A political insider’s viral advice on how to make your Congress member listen

Written by Ismat Sarah Mangla
November 14, 2016

Is anybody in there? (Reuters/Joshua Roberts)

Is anybody in there? (Reuters/Joshua Roberts)

In the wake of a blistering and divisive election, many Americans are grasping for ways to make their voices heard, beyond what gets blasted into the “filter bubble.” A former congressional staff member tweeted a series of tips on how to get your local representative to listen to you, and apparently the internet wants to know. The first tweet in her thread has been shared thousands of times:

Emily Ellsworth of Salt Lake City, Utah spent six years working for Utah congressmen Jason Chaffetz and Chris Stewart before becoming a web content editor and marketer, reports CNN. In her experience serving as a liaison between constituents and their representatives, Ellsworth learned which tactics were most effective in getting her team’s attention.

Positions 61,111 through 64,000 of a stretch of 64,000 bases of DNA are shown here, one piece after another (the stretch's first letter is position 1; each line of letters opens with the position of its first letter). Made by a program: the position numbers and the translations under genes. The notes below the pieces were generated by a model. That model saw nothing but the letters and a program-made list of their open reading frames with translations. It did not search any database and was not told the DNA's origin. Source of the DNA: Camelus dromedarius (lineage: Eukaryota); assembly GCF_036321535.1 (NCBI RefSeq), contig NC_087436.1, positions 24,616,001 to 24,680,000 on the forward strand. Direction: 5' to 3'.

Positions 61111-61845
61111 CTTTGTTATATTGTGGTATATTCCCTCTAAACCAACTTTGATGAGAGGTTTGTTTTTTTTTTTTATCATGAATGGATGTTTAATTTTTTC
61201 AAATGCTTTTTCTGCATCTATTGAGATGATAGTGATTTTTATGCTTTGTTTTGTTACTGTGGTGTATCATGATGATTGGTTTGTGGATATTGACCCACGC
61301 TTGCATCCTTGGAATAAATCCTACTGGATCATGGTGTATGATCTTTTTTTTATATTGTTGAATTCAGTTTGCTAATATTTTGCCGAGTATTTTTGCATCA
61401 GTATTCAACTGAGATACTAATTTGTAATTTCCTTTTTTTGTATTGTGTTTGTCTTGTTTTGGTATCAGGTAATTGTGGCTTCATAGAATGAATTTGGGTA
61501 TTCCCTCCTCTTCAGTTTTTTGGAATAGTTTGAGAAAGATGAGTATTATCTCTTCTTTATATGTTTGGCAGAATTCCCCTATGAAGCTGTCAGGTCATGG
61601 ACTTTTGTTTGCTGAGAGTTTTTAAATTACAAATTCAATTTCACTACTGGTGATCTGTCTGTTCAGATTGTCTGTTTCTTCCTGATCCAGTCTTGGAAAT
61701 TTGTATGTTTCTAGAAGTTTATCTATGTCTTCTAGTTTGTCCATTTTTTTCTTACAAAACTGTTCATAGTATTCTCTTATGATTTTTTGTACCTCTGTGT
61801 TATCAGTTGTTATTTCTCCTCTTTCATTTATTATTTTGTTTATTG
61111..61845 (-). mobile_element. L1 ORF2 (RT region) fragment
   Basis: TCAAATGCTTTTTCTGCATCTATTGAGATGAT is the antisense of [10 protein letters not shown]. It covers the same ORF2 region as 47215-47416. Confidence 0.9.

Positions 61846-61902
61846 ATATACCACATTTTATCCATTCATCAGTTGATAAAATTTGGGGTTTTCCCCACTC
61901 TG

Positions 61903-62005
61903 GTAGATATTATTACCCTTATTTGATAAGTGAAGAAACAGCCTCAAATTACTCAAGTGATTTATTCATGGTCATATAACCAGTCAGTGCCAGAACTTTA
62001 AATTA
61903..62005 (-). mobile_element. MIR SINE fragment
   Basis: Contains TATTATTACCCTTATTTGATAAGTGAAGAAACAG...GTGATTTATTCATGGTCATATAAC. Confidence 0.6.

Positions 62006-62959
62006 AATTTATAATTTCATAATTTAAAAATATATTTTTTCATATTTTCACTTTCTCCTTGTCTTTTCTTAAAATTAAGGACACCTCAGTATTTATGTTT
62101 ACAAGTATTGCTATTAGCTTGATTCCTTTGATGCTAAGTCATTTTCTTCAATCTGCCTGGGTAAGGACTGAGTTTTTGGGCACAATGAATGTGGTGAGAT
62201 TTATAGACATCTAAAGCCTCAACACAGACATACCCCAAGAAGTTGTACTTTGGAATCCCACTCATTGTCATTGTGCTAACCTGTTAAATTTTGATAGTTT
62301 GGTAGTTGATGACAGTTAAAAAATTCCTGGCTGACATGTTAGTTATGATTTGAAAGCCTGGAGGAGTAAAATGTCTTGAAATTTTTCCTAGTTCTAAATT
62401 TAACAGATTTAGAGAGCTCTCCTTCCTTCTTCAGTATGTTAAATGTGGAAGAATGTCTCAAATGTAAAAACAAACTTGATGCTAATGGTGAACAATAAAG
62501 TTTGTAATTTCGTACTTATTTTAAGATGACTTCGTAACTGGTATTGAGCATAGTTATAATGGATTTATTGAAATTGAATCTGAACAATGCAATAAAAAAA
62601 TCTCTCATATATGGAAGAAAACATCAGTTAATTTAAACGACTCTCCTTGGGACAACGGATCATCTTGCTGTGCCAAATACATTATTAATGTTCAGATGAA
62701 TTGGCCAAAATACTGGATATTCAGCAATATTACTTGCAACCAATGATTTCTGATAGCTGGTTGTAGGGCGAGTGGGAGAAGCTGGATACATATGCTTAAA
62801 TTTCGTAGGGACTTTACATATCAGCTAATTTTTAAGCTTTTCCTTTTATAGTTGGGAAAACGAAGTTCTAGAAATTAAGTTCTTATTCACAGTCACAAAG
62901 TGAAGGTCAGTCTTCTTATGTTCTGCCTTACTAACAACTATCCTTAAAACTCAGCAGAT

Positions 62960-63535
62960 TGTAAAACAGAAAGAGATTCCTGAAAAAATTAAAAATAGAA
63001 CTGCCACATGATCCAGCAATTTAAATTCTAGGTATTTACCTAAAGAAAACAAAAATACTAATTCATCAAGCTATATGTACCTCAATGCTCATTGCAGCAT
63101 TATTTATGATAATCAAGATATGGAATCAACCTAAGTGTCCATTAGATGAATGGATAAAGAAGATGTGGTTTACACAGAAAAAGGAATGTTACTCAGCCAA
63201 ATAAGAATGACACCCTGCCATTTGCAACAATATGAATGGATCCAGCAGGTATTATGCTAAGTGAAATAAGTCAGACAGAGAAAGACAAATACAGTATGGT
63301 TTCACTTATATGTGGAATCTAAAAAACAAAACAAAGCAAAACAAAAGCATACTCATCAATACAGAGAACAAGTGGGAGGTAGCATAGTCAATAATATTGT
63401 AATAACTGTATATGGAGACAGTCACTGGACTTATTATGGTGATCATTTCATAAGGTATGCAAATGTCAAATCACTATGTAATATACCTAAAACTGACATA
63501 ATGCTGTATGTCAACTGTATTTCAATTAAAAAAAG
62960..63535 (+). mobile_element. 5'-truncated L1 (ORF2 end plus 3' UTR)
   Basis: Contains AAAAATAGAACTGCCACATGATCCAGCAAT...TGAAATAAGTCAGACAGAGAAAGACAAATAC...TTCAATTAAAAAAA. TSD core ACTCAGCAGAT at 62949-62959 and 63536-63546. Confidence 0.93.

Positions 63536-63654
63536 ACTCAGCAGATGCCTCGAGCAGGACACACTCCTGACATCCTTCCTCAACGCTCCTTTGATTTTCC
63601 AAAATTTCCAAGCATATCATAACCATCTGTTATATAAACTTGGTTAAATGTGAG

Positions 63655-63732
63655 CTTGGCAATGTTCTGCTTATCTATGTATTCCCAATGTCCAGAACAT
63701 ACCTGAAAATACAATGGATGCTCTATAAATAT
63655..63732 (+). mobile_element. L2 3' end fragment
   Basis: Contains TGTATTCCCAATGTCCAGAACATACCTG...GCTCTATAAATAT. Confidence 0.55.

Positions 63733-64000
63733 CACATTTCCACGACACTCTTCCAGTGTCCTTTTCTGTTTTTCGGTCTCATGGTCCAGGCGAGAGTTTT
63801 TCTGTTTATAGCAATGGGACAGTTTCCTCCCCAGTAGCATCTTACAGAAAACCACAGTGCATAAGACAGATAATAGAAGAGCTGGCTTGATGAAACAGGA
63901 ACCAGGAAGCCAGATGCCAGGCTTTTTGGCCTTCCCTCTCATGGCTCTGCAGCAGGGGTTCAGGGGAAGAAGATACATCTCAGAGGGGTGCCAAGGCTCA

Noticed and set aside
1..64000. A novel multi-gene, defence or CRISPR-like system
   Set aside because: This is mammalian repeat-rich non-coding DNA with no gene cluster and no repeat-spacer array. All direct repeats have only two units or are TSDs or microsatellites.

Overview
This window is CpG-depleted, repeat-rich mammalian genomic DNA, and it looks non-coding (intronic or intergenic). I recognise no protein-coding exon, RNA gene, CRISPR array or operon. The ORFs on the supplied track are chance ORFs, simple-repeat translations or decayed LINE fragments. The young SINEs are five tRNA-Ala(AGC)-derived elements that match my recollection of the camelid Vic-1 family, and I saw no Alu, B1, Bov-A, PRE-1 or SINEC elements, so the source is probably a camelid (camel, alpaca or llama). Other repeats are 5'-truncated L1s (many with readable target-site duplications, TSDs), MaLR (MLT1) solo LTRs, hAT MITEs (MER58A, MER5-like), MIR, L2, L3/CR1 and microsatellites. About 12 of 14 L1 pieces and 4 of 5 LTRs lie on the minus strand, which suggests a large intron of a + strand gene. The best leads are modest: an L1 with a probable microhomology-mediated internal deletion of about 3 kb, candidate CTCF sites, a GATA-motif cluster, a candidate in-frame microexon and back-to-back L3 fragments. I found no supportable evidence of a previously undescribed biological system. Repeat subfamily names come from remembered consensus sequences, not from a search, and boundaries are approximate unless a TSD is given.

Ellsworth, 30, argues that social media activism—posting on Facebook or taking to Twitter—is the least useful because most Congressional staffers and their bosses are not reading those comments. Writing a letter you actually put in the mail with a postage stamp can be helpful, especially if you send it to your local office. But those can also get lost in the shuffle:

Ellsworth said the best way to get your representative’s attention is to pick up the phone and make a call.

Face time is incredibly important, Ellsworth continued:

Ellsworth emphasized the importance of making connections with staff members and being kind to them because they are the gatekeepers to political action.

“People get this idea that their voice doesn’t matter and if you have don’t have money it doesn’t matter,” Ellsworth told CNN. “But you don’t have to have money to get an appointment or meeting with a congressional staffer and that’s just as important as anything else.”